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OUR ANIMALS, OURSELVES: The paw of an old friend

January 26, 2017
By ANNOEL KRIDER , Lake Placid News

(Editor's note: This column originally ran in the Lake Placid News in 2003.)

It wasn't long after our cat, Sir Kitty, died that my husband and I started considering the possibility of introducing another animal into our household.

Perhaps a cute and cuddly little puppy that, when a little older, would be the perfect playmate for our dog Laddie.

Article Photos

Beamer, Oct. 14, 1991 - Nov. 16, 2003
(Photo provided)

The phone ringing at that moment was serendipitous, although I didn't realize it at the time. A friend was calling because she had taken in a Shetland Sheepdog that was in need of a home. Although she was planning on fostering him, she was going on vacation that week and hoped I would watch him until her return, maybe finding him a home in the meantime. Well, I found him a home - with us.

Beamer was a proud, old guy and was turning 11 years old in another week. He was missing a front leg, and his beautiful eyes were a combination of sadness and yearning. Looking for a pet has always meant looking for a puppy or kitten, never taking into account the possibility of an old companion.

"Too much baggage," I thought, "you never know."

But after the presence of Beamer in our lives, I'm amazed more people don't consider it. Beamer definitely had baggage, and some of it was traumatic, but when he came into our home and felt the love, care and safety surrounding him, he knew his tumultuous past was behind him. I told him he had nothing to worry about, that he would spend the rest of his life with us in shear splendor. He took walks in the woods, played tug of war, had many soft beds to lie on and watched over the home front along with Laddie.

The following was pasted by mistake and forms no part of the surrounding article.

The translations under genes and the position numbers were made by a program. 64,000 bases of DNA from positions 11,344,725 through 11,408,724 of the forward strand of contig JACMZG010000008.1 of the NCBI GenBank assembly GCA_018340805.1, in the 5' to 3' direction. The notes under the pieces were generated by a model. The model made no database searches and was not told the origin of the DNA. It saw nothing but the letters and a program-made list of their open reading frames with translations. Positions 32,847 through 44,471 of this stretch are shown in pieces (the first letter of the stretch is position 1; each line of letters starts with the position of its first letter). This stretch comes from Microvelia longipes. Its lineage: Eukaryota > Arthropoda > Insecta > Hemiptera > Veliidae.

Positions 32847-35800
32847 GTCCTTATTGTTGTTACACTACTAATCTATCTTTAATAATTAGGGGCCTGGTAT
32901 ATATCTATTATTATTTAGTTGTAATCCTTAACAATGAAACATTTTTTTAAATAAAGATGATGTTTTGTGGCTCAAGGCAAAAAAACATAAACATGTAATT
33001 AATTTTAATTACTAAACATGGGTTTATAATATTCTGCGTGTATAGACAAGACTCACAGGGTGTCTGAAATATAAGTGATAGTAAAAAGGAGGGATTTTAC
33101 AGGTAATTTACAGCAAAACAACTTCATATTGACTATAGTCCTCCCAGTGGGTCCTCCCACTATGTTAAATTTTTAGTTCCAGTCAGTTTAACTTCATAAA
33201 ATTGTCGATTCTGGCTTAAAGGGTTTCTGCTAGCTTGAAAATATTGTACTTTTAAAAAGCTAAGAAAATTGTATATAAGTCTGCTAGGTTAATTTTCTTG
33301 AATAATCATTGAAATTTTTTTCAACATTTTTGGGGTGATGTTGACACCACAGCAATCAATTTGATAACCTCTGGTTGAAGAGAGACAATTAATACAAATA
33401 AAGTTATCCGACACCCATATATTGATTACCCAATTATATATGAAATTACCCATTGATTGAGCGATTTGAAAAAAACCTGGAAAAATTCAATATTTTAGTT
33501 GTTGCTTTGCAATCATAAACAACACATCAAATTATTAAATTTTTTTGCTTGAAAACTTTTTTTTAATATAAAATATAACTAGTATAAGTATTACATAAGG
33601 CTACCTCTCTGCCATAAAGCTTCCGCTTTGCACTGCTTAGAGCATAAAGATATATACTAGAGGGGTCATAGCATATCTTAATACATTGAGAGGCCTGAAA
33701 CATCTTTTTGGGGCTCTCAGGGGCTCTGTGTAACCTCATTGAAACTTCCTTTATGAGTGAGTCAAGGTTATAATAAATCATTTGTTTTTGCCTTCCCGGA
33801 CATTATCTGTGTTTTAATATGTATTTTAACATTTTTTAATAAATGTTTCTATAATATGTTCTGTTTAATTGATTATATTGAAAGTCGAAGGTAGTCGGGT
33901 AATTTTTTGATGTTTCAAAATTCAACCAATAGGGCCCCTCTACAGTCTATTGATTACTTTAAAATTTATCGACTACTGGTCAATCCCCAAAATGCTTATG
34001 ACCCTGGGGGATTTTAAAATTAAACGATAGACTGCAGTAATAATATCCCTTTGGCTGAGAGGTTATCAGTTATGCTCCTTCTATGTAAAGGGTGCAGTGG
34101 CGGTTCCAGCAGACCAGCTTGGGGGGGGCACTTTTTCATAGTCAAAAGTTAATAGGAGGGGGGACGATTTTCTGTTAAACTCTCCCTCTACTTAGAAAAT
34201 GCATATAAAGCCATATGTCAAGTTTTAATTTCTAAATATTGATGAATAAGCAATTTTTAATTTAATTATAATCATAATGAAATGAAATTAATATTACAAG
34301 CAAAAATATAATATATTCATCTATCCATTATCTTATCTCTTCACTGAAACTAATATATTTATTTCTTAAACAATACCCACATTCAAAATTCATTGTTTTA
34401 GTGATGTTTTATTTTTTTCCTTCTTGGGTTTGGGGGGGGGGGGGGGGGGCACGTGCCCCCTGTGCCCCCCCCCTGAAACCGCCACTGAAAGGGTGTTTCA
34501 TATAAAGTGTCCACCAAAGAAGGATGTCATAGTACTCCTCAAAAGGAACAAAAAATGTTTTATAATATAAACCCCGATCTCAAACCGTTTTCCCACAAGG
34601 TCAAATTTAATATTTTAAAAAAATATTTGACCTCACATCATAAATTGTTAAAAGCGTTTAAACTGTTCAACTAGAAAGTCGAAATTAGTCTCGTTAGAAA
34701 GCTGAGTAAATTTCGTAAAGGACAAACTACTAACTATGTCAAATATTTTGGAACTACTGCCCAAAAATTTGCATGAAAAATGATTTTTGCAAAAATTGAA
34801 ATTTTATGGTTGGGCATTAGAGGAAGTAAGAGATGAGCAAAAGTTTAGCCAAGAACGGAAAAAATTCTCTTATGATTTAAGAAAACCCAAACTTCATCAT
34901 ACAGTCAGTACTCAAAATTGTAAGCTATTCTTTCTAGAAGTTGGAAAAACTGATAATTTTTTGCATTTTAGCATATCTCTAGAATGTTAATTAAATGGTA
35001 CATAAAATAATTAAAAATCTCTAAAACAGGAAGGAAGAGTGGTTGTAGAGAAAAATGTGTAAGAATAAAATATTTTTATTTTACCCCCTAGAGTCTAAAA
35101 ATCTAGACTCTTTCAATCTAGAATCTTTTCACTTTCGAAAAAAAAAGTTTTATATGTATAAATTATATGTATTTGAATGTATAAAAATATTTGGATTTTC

Laddie is our Australian Shepherd/Border Collie, and he often makes us feel like, no matter what we do for him, it just isn't enough. Not the two long runs a day, not the ball and Frisbee playing and being taken everywhere with us.

Our sweet three-legged Beam, on the other hand, was grateful for everything we did, and the love he gave in return was immense. Laddie preferred chasing a low-flying airplane across the golf course or a Frisbee flying at the speed of light, rather than having his tummy rubbed. Beamer relished in our constant affection and willingly gave us copious amounts of doggie kisses to show his gratitude. Laddie loves us, just in an Aussie/Border Collie kind of way.

The animal shelters are loaded with senior dogs and cats that, after a long and perhaps puzzling life, are wondering why they are now sitting in a kennel on a cement floor and not nestled up against the warmth of a human family member. These sensitive, intuitive, loyal creatures deserve more.

I can assure you that the joys and ease of a senior animal are enormous. They're already house trained, probably know a variety of commands and don't need hours of walking each day and they will love you, love you and love you. There are some simple truths ... and the animals know what they are. They are that you saved them and gave them a home.

Consider adopting a senior dog or cat and giving them a home. Provide them a soft bed to sleep on, feed them good food, play with them, love and care for them and be rewarded with eternal gratefulness and long, loving gazes into your eyes.

Beamer's recent death at age 12 took our hearts by surprise. When he died in our arms, we apologized for the suffering he endured in his life and continued to wrap him in our love, knowing that he was leaving this world surrounded by it. Thoughts of adopting another old guy were difficult at first with the realization that life together would be

short; however, I know the joy from this aged presence lasts forever. After all, how good it feels, the paw of an old friend.

(This column is written in cooperation with the North Country ASPCA in Elizabethtown.)

 
 

 

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